When TikTok fame builds schools: The story of Dora Moono Nyambe

Dora Moono Nyambe, a Zambian teacher, used TikTok to share videos of daily life in her village and drew millions of followers. Thanks to the donations from her fans, she plans to bring education to hundreds of rural African children.

Joseph Schmitt/Thomson Reuters Foudation
Popular Zambian TikTokker Dora Moono Nyambe sits with students at her school in Mapapa, Zambia in this undated photograph. Ms. Nyambe's TikTok fanbase donated almost $500,000 to build a school in Zambia.

When Zambian teacher Dora Moono Nyambe started posting videos on TikTok three years ago, she had to ask her daughter’s friend how to use the popular social media platform.

Today, Ms. Nyambe has amassed 4 million TikTok followers with colorful videos of daily life in her village of Mapapa – and raised almost $500,000 to bring education to hundreds of marginalized rural children.

“I had no idea when I first started using TikTok – so I just started showing how life in the village was,” Ms. Nyambe told the Thomson Reuters Foundation via video call from the Zambian capital Lusaka.

“How we lived under the thatch roof, how we cook on an open fire, and how we used to teach under a tree as there was no proper school for the children. The response was overwhelming – people were so interested.”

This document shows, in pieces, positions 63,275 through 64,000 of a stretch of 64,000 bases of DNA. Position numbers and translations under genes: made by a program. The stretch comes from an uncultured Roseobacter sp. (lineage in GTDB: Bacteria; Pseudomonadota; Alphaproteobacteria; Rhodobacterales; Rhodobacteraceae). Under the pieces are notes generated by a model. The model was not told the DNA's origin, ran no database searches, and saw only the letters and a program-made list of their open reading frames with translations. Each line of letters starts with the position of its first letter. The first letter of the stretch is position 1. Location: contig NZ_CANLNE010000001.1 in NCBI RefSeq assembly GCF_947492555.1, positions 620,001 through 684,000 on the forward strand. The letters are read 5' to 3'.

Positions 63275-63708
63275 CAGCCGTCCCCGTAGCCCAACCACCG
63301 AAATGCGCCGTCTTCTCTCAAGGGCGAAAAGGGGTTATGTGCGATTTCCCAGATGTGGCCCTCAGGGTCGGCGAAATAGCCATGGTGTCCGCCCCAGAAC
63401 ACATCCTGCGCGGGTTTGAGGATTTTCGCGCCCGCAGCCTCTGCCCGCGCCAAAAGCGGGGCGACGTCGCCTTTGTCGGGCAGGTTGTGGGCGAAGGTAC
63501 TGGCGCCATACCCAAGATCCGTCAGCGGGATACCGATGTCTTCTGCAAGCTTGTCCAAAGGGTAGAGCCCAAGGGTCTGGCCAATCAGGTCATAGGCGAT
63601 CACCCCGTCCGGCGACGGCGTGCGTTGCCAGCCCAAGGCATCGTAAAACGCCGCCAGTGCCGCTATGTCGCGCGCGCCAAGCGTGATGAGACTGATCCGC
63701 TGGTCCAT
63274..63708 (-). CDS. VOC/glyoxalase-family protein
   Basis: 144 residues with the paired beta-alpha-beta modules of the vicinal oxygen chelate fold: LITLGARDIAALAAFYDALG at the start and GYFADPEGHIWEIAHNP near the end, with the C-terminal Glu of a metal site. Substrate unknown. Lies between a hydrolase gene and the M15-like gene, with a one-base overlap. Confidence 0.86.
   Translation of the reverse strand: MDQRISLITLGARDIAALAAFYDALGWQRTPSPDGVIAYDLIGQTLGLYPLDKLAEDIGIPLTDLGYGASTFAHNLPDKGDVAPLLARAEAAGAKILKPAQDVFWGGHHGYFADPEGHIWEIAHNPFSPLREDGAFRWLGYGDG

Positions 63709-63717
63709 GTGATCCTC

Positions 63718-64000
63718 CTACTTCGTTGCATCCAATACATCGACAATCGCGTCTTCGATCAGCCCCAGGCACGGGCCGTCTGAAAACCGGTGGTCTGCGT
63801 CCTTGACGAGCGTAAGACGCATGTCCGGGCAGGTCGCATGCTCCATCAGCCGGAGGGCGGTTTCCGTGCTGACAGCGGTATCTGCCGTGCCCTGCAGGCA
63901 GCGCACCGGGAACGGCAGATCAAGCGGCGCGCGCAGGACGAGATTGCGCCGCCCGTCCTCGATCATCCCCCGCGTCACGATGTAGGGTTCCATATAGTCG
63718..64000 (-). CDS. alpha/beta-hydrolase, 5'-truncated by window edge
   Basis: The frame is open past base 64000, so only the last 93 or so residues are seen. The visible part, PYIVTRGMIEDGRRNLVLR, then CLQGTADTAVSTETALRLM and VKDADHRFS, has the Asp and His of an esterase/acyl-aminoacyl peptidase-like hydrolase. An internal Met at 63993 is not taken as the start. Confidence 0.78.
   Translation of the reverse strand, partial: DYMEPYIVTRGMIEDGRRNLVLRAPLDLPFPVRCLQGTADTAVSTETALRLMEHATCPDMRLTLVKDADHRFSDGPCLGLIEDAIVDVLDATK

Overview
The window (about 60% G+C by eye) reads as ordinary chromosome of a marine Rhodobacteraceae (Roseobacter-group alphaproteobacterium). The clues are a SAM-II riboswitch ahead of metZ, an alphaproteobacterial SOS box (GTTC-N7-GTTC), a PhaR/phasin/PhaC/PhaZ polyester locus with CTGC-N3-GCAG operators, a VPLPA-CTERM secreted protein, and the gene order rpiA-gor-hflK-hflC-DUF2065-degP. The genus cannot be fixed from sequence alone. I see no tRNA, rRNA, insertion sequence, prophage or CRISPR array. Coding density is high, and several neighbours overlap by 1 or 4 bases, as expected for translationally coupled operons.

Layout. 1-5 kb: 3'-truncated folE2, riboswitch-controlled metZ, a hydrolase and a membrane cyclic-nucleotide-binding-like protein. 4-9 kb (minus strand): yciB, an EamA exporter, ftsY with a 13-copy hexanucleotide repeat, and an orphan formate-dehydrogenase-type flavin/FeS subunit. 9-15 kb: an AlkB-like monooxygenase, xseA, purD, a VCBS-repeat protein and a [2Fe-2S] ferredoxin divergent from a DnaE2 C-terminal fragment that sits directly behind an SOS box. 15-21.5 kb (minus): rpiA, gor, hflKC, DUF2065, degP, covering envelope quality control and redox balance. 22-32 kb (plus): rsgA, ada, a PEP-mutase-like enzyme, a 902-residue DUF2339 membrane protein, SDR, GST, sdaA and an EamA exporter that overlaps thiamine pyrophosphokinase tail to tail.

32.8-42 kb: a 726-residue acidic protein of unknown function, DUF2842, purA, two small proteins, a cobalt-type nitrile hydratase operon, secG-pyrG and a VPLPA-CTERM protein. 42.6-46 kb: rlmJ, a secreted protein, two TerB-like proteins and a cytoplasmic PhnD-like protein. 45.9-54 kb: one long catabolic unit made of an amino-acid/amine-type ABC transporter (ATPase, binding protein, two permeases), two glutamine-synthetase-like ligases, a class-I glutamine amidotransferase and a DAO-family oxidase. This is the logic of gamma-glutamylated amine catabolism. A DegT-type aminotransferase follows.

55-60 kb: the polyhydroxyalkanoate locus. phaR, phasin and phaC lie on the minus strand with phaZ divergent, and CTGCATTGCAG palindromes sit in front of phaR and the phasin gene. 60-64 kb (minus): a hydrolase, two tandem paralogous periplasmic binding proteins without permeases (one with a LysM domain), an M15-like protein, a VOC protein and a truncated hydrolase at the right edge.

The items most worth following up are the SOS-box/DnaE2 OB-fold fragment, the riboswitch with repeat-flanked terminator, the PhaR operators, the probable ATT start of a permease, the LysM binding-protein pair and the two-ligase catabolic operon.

Ms. Nyambe started a crowdfunding appeal in 2020 with the aim of building a school for the children of Mapapa located 280 km (175 miles) north of Lusaka.

While some critics have accused her of using media that exploits the lives of vulnerable people to generate donations or publicity, Ms. Nyambe said the impact of her work should judge her.

In three years, she has founded a charity called “Footprints of Hope” and built a school that has 350 children and 24 teachers. It has 12 classrooms, a kitchen, a dining hall, dormitories, and a science laboratory.

The TikTok star – who has 13 adopted and 150 foster children – has also installed four water boreholes in Mapapa, and hired teachers to work in schools in neighboring villages.

Teen pregnancies, child brides

While nearly 72% of Zambian children complete primary school, there are considerable regional disparities that mask the lack of education in many rural areas, according to the U.N. children’s agency (UNICEF).

Girls are more disadvantaged than boys and have higher dropout rates in upper primary and secondary grades due to factors like teenage pregnancy, child marriage, and a lack of menstrual hygiene facilities in schools, UNICEF adds.

Almost 1 in 3 Zambian girls becomes a mother by age 18, according to government data. A similar percentage are married by the time they reach adulthood, according to the campaign group Girls Not Brides.